What is an on-site sewage management system?

On-site sewage management systems (which include septic tank systems, aerated wastewater treatment systems, composting systems, greywater irrigation systems, etc.) are required in all areas where sewer is not available.

These systems treat waste water generated from a home or business. The end product, which is referred to as effluent, is then gravity-fed or pumped to a land application area (effluent disposal area) which could be surface or subsurface absorption or irrigation systems or in some cases a system whereby a holding well is utilised and later collected by tanker.



What is the difference between greywater and blackwater?

Blackwater is wastewater generated from a toilet, bidette or bidet which is heavily and directly contaminated with human faeces and/or urine and may contain contaminated solid material, such as toilet paper. Blackwater is highly infectious. All blackwater must be treated prior to disposal.

Greywater is household wastewater from baths, basins, showers, laundries and kitchens. Kitchen wastewater is not recommended for reuse because it contains large amounts of grease, fat, food waste and detergent. Greywater will become contaminated within 24 hours and can be very infectious. Greywater must not be handled and must be properly treated before reuse.

Sewage is a combination of both blackwater and greywater, and again is very infectious. Special rules apply to sewage treatment and disposal.


What is an approval to operate an on-site sewage management system?

Operating a system of sewage management is a prescribed activity under the NSW Local Government Act 1993 and Regulation. This means that an approval to operate a system of sewage management must be obtained from Council.

Unlike council consent for the development of land, council approval to operate a system of sewage management is personal and does not run with the land. Approval to operate a system of sewage management is primarily an accountability mechanism between the individual landowner and the council. It is an "operating approval" setting performance objectives and accountability requirements for the management of an ongoing activity.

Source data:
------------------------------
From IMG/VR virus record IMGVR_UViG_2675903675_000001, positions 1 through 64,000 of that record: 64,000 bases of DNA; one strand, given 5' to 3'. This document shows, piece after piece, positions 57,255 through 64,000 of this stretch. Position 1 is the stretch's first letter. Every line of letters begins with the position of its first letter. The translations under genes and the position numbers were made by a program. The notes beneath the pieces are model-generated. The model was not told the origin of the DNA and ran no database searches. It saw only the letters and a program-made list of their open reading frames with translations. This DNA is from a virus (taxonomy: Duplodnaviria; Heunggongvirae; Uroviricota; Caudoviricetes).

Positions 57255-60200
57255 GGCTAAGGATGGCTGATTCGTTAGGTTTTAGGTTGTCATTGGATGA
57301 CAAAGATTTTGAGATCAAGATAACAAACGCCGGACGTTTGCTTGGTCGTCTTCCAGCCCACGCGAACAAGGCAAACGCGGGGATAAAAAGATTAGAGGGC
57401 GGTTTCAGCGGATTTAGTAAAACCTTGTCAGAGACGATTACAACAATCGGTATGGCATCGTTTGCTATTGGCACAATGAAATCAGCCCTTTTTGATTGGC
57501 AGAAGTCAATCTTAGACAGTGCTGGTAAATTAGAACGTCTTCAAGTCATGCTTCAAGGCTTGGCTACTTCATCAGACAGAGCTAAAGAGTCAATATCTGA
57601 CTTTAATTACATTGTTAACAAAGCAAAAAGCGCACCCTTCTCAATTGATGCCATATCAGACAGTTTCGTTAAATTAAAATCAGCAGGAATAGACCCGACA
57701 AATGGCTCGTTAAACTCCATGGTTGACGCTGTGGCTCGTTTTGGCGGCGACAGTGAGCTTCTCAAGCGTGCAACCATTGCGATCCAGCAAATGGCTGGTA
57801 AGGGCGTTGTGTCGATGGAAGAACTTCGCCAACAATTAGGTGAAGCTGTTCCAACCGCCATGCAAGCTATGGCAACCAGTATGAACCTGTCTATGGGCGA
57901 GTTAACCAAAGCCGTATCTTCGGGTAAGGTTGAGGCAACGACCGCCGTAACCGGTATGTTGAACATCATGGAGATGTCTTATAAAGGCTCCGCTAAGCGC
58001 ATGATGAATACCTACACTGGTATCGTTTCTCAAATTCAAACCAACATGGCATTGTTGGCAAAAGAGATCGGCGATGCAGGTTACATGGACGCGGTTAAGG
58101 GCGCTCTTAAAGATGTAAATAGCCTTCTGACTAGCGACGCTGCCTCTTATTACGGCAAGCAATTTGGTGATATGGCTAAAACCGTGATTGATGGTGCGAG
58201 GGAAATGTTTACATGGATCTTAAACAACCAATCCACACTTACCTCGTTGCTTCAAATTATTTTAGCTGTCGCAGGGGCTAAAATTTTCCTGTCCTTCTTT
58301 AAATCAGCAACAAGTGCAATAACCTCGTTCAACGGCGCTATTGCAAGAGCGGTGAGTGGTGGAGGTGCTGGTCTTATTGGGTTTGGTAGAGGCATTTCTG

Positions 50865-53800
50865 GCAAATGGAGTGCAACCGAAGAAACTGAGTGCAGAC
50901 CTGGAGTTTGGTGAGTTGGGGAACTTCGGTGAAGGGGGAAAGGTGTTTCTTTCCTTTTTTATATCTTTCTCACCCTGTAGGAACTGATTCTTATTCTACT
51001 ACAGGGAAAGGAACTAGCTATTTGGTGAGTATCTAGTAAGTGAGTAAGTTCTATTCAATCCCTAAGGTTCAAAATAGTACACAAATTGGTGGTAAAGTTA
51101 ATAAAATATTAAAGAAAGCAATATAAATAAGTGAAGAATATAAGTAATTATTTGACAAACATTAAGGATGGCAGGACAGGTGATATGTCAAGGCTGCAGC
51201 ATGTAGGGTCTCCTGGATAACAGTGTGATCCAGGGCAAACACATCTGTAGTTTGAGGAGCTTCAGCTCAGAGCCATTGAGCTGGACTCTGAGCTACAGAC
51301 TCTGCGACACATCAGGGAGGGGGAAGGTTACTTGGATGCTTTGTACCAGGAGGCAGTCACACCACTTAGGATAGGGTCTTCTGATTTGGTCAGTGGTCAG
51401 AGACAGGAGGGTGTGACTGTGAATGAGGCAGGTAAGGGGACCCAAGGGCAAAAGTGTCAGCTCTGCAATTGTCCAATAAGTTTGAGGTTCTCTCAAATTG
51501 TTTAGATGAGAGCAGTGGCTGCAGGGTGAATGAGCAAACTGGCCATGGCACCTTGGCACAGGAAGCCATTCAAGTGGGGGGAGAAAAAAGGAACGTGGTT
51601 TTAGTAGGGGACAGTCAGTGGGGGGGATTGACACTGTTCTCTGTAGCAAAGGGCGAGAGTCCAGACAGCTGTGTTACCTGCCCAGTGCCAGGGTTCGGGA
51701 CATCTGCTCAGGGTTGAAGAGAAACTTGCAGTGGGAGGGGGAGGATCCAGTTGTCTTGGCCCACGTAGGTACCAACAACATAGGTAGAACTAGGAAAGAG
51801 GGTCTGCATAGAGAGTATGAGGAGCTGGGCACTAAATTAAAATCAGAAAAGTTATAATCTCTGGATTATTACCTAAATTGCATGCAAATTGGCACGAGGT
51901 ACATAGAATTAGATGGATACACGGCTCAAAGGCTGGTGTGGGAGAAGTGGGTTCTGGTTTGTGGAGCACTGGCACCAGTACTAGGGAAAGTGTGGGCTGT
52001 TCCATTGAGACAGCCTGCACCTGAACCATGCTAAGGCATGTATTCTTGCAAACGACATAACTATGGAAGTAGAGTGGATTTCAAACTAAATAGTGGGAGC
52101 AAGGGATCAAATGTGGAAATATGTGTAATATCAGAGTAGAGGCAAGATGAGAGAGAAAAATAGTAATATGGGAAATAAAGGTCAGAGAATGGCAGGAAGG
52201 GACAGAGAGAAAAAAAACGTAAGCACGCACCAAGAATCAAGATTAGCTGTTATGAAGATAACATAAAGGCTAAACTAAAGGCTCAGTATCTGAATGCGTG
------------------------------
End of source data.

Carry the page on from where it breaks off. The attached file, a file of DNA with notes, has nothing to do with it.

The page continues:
Approval to operate a system of sewage management requires the landowner to take all reasonable steps to minimise transmission of disease, pollution of water and degradation of land as a result of sewage management activity and requires that the landowner inform the council about those activities and pay fees to contribute to the council's costs of managing the cumulative impact of sewage pollution.


Who has to apply for approval to operate?

All landowners with any type of on-site sewage system on their property need to seek approval from Council to operate their system.

A property owner must lodge an application for approval to operate within 60 days of ownership. The application is available from Council website and an application fee is payable at the time of lodgement.

Once you have applied, Council will contact you to arrange an inspection of your system.


Are there on going fees and charges or additional inspection fees relating to an approval to operate?

Yes. Council levies an annual service fee for properties with an on-site sewage system. The fee is used to fund the monitoring and inspection program.


I am considering purchasing a property with an on-site sewage system, does council do prepurchase reports for on-site sewage?

Yes. A pre-purchase inspection is recommended and should be a condition of sale. You can apply to council for a Pre-purchase on-site sewage system report.

The application form is available from the councils website and an application fee is payable at the time of lodgement. The report is generally completed within ten working days from the date of the application. For urgent applications, we can process the report within two working days, but there is an additional urgent processing fee.



Why do some on-site sewage treatment systems have to be serviced by an authorised service agent and also be inspected by council?

Some systems such as aerated treatment systems and some biological filters require specialised servicing to work properly. NSW law requires that those systems must receive regular maintenance.

The service requirements are set out in the certificate of accreditation issued by the NSW Ministry of Health. Authorised Service agents who are properly qualified and suitably experienced, attend to the mechanical functions of the treatment and disposal system and ensure components are properly maintained and serviced.

Without proper servicing most system components breakdown resulting in system failure and expensive rectification work. Council inspections are done to ensure compliance with laws and regulations.



Demolishing an old septic tank

If you are replacing an old septic system, and need to demolish the tank, you will need to advise council and follow the procedures set out under NSW Ministry of Health Advisory Note 3.